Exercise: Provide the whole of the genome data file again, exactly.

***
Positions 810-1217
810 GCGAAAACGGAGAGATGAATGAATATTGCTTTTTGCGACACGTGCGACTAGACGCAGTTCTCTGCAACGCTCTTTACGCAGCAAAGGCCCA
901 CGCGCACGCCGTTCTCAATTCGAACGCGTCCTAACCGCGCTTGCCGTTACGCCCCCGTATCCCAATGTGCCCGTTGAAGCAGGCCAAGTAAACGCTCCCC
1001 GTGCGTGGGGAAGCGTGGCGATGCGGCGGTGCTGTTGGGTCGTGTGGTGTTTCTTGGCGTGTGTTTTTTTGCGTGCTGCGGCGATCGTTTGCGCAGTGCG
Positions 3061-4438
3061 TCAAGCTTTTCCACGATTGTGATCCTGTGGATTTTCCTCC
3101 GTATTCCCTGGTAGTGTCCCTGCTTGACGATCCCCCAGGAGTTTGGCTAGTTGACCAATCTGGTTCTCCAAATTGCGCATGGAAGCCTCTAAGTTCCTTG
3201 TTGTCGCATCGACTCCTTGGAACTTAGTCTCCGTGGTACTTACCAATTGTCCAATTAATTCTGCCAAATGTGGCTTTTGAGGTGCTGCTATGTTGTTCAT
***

Positions 810-1217
810 GCGAAAACGGAGAGATGAATGAATATTGCTTTTTGCGACACGTGCGACTAGACGCAGTTCTCTGCAACGCTCTTTACGCAGCAAAGGCCCA
901 CGCGCACGCCGTTCTCAATTCGAACGCGTCCTAACCGCGCTTGCCGTTACGCCCCCGTATCCCAATGTGCCCGTTGAAGCAGGCCAAGTAAACGCTCCCC
1001 GTGCGTGGGGAAGCGTGGCGATGCGGCGGTGCTGTTGGGTCGTGTGGTGTTTCTTGGCGTGTGTTTTTTTGCGTGCTGCGGCGATCGTTTGCGCAGTGCG
Positions 3061-4438
3061 TCAAGCTTTTCCACGATTGTGATCCTGTGGATTTTCCTCC
3101 GTATTCCCTGGTAGTGTCCCTGCTTGACGATCCCCCAGGAGTTTGGCTAGTTGACCAATCTGGTTCTCCAAATTGCGCATGGAAGCCTCTAAGTTCCTTG
3201 TTGTCGCATCGACTCCTTGGAACTTAGTCTCCGTGGTACTTACCAATTGTCCAATTAATTCTGCCAAATGTGGCTTTTGAGGTGCTGCTATGTTGTTCAT